New Forest Running Events

The New Forest Running Events is a long established series now held at Brockenhurst show ground (it used to in Lymington) with events ranging from the Woodland Walk up to the marathon and including childrens run, 5k, 10k, half marathon and marathon.

OS Runners was well turned out for these races, with lots of us running various distances;

10km – Rob Crocker, Ian Painter, Julia Painter and Claire Loon

Half Marathon – Karen Connell, Ian Smith (with son George) Sue Stileman, Charlie Adams  and Kate Robinson

Marathon – Ian Robinson, Jon Reed Beviere, Matt Pillinger and Naomi Stanley (Jon and Naomi both debuting the marathon distance and Ian returning after a 28 year absence).

The day started relatively cool, although there was a brisk south westerly wind and the forecast was that it would warm up later, which it definitely did.  All courses are run on a mix of tarmac and forest trails, of varying quality and are reasonably hilly, especially the marathon which seems to have 5km of climbing from about 26k to 31k, which is most marathon runners will tell you, is when the toll on your legs gets tough anyway.

The marathoners started at 9:00, with the other races starting (& finishing) in the time we were on course, but our club mates were kind enough to stay around to support us in finishing.

Overall, lots of really good performances on a hot day, with PB’s from Sue (by 8 minutes), Charlie (6 minutes) and Karen (more sensible, 7 seconds) on the half and Ian (by around 25 minutes, although his last marathon was so long ago, the hazy memory means he can’t remember if the old PB was just under, or just over, 4 hours).

Anyway, now to hear from some of the runners;

Charlie Adams

It was an excellent event, well organised and a great atmosphere. It was my second ever running event (my first being the Bournemouth Marathon last year) so seeing a few friendly OS faces around helped to make me feel more at ease.

 I hate stones. I still have the monotonous sound of hundreds of people running on stony paths in my head. At least having to focus on dodging big stones and divots kept my mind busy for a few miles. I did eventually turn my ankle on a stone around mile 10, but I was too into it to let it slow me down (hurts a bit now though).

 The bragging bit…

I smashed my PB @ 1:49:32 (previous PB of 1:55 was set 3 weeks earlier in training)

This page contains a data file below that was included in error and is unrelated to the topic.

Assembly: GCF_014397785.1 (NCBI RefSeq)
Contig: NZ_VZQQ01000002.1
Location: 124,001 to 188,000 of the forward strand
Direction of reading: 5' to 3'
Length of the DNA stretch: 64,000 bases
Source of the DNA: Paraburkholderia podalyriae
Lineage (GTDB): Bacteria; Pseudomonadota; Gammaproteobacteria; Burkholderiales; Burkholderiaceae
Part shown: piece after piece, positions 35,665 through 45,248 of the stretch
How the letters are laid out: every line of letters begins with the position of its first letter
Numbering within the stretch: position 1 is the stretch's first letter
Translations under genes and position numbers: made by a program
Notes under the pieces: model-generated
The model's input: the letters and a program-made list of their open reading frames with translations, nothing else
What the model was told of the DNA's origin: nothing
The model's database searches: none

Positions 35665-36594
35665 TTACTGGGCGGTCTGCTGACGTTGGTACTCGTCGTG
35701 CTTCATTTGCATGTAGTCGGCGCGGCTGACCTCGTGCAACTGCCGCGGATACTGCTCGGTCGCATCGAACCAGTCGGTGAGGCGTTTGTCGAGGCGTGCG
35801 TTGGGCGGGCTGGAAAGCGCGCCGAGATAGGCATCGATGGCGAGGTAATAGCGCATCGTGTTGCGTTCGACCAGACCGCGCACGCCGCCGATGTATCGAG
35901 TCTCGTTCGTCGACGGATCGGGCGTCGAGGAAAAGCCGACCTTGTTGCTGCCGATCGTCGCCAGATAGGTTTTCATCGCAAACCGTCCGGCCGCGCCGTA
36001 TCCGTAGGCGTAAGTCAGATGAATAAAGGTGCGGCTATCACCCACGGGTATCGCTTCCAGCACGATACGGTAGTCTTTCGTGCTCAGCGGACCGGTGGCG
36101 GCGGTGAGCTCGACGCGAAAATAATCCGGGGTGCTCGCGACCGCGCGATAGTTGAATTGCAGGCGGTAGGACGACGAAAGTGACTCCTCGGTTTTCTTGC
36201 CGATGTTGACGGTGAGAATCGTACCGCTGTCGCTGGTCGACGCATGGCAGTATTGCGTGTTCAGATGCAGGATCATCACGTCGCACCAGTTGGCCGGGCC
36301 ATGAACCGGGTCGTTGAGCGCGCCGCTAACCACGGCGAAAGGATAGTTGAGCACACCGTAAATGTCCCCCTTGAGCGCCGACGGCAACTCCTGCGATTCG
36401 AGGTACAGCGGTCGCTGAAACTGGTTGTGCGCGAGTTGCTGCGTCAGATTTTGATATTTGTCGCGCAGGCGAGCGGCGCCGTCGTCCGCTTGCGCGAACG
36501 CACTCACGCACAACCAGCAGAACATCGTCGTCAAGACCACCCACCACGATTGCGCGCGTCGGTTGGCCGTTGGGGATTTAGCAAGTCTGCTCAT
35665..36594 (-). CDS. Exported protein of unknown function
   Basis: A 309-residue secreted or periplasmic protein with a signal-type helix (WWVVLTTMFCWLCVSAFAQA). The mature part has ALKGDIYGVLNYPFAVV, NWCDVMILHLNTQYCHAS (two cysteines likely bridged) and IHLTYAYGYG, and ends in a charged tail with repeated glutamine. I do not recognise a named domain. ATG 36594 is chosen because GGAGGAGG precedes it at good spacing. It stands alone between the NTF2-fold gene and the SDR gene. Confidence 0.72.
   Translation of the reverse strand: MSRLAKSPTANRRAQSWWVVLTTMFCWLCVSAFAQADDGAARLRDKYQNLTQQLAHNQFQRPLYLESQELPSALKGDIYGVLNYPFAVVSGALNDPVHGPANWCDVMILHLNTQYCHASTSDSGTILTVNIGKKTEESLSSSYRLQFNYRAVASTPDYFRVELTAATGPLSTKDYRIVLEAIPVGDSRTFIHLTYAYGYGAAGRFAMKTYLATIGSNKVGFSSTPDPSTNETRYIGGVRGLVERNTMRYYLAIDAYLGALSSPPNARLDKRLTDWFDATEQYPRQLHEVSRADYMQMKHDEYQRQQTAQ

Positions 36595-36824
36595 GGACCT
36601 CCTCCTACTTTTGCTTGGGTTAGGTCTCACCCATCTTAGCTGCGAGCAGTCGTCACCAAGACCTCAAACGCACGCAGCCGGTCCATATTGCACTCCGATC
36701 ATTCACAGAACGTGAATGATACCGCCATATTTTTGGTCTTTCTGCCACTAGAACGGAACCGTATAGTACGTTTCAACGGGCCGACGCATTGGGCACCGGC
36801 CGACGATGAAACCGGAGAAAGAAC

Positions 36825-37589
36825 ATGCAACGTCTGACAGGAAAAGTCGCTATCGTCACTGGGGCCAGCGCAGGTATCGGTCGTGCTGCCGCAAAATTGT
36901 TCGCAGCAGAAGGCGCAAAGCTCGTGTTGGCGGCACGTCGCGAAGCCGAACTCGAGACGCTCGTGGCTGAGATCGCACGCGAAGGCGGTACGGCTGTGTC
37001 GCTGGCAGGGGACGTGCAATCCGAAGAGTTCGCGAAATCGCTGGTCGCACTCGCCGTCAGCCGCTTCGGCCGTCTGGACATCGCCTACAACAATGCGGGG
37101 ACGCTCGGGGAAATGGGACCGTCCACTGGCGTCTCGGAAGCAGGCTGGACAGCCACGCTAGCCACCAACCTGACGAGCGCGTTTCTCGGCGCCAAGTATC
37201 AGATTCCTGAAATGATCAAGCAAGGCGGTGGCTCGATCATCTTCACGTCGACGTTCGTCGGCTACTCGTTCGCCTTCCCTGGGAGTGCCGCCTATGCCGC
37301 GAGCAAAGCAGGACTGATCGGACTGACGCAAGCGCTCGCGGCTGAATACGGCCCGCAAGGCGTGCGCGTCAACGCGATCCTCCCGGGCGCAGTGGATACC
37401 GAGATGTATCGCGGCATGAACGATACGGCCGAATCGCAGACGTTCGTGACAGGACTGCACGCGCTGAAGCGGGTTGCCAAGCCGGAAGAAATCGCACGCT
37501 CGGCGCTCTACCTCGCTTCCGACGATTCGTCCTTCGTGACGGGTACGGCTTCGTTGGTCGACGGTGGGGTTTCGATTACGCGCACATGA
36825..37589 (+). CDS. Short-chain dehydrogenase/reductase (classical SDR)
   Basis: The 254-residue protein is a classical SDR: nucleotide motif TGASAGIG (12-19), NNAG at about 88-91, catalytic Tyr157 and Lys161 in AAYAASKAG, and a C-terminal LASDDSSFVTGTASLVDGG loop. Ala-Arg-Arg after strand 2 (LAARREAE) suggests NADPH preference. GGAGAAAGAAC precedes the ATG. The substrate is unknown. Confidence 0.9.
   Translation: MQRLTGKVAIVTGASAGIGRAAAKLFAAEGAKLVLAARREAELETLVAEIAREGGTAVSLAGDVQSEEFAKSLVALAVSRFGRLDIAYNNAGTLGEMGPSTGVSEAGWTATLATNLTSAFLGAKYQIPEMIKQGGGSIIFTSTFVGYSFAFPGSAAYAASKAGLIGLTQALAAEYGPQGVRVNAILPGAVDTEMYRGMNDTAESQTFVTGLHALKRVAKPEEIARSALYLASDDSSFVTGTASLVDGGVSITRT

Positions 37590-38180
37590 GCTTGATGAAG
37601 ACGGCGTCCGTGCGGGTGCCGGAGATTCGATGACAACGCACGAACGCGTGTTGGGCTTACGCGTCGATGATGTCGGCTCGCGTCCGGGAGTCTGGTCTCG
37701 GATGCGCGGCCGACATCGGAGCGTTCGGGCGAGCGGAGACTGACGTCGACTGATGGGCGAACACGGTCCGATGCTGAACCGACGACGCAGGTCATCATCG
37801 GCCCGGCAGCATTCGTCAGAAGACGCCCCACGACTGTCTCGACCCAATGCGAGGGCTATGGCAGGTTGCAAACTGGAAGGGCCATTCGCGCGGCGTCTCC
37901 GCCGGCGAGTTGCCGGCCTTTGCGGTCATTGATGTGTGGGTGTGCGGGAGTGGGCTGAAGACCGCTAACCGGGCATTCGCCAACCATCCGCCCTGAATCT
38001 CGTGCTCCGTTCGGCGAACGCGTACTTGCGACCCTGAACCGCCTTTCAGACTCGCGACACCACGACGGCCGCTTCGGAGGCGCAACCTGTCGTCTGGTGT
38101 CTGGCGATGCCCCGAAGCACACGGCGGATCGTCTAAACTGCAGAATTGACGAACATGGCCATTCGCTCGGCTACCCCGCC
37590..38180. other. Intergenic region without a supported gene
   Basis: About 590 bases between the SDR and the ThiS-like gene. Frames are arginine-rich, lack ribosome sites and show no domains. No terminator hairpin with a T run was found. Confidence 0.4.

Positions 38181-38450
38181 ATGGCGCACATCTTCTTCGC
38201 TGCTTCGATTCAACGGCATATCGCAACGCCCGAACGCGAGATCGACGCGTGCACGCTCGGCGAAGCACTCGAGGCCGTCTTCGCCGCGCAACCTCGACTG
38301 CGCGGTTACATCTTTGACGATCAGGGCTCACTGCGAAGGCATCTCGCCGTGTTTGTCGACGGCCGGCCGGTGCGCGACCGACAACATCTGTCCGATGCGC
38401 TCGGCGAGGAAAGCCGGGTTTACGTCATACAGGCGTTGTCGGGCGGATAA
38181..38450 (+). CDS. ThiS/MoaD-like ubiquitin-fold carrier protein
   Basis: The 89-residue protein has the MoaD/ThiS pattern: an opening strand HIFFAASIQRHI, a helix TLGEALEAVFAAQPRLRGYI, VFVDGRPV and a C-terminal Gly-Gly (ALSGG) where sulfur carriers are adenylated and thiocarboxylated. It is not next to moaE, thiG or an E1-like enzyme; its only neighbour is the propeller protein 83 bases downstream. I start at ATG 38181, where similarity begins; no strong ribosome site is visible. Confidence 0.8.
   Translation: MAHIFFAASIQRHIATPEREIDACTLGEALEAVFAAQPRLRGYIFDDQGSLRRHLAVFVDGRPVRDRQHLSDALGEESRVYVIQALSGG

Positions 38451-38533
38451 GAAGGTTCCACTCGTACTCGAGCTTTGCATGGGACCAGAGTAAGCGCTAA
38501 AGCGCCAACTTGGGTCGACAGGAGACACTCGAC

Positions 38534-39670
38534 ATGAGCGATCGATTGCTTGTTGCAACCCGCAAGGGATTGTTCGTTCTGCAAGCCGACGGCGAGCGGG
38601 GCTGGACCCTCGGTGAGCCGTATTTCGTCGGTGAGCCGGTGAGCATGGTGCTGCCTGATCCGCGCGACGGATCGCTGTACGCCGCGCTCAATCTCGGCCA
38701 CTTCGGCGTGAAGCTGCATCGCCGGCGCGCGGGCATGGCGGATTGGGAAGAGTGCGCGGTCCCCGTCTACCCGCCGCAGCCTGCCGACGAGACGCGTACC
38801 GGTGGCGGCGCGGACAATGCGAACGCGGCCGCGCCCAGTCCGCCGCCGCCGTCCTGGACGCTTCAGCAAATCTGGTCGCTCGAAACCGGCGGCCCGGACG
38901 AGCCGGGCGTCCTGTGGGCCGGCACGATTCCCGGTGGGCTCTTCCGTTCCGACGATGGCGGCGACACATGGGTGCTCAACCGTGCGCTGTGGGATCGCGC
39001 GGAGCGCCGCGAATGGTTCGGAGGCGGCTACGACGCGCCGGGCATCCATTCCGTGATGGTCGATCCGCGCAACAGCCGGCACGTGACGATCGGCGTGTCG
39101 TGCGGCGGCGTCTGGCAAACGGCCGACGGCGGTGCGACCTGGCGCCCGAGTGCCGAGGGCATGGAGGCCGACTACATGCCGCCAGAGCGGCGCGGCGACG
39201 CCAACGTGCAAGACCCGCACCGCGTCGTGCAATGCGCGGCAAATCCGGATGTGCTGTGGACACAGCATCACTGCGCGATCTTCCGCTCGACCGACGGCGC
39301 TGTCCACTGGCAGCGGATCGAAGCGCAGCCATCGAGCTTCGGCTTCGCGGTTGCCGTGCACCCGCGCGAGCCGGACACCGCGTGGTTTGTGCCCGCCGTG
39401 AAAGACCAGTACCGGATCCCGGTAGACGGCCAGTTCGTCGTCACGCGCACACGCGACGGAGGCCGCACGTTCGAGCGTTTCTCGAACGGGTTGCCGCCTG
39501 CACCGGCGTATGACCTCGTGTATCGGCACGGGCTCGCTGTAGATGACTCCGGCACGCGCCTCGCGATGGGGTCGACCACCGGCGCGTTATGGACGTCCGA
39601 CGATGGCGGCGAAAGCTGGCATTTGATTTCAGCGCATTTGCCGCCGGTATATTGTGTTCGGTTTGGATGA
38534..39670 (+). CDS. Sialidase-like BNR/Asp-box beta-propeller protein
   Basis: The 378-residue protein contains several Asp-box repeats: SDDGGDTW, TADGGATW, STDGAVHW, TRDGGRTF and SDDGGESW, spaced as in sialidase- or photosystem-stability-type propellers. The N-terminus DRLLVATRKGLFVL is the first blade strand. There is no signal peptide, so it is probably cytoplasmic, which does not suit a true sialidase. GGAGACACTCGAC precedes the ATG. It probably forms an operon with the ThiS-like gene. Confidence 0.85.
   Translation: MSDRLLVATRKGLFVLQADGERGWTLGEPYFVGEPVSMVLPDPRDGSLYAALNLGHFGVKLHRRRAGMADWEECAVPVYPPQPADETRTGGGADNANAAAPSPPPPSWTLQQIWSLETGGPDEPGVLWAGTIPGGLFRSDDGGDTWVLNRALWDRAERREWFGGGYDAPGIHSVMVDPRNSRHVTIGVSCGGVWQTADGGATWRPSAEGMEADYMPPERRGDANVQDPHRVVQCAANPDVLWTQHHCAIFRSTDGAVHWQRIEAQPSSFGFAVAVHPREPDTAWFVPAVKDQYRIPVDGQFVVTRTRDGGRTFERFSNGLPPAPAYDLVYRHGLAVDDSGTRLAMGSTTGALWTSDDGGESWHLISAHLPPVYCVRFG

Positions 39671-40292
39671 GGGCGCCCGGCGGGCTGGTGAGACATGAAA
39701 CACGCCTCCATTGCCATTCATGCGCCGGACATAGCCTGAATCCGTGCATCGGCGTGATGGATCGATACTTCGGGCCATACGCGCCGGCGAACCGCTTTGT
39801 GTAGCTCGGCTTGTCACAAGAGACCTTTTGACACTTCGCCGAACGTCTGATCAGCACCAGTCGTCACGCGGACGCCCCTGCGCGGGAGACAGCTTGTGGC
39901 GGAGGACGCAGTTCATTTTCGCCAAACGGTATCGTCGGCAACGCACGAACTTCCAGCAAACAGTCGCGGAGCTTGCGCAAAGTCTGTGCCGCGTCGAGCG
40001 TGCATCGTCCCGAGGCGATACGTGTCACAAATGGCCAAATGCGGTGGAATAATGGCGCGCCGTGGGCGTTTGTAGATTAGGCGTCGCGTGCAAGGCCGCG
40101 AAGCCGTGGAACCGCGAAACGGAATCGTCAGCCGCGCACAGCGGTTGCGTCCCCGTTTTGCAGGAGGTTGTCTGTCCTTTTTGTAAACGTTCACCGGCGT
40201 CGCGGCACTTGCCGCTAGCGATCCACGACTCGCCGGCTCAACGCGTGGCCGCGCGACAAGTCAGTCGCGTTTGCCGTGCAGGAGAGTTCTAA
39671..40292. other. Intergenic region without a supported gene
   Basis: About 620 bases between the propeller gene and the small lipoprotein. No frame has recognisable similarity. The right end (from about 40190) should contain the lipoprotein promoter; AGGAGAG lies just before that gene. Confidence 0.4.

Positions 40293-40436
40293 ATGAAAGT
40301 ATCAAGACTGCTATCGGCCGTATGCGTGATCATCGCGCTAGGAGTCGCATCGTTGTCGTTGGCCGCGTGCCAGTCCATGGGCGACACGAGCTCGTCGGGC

From mile 7 I opened up and started to run past runners in front of me as ‘mini goals’ to keep me focused; I think I ran past upwards of 100 people.

My last 3 miles were my quickest by about 30 seconds a mile.

My last mile was my fastest! I even had some left to sprint over the finish line.

Ian Smith

Ian Smith ran with his 17 yr old son, whose previous longest race was a 10k, he’d not trained, did a 9.6 mile run 2 wks before and when challenged by his Father about the lack of preparation responded ‘ How difficult can it be? Just got to keep putting one foot in front of the other’……………….. Maybe he has a point……. Pre race fuel, Chicken jalfrezi, 4 onion bhajis, washed down with a pint of Heineken

Edit – Ian mentioned to me later, that George got home, ate his own bodyweight in food and then went for a nap at 3:30, waking up on Monday morning ….

Sue Stileman

I’d entered the New Forest half marathon as a training run for Chester so wasn’t anticipating doing anything more than banking the miles. It took me a while to warm up and get into my stride and it wasn’t until mile eight that I started to feel comfortable. The gravel tracks definitely made it harder and it was a relief every time we hit a bit of road! By mile nine my km times had started to improve and I was feeling happier. I reached mile ten at 1:30 and realised I was in with a chance of improving my 2:02 PB at Portishead last year. This course was flatter but the uneven ground conditions underfoot made it hard work. The last three miles went by in a blur and by the time we turned back into New Park I was hanging on for dear life. I’d no idea what the time was by that point, I just knew I’d run as fast as I could. I was thrilled (and more than a bit astonished) to see my watch saying 1:54 as I crossed the line, a new PB by 8 minutes. It was lovely to catch up with the other OS runners at the finish- huge congrats to all of them on their race achievements.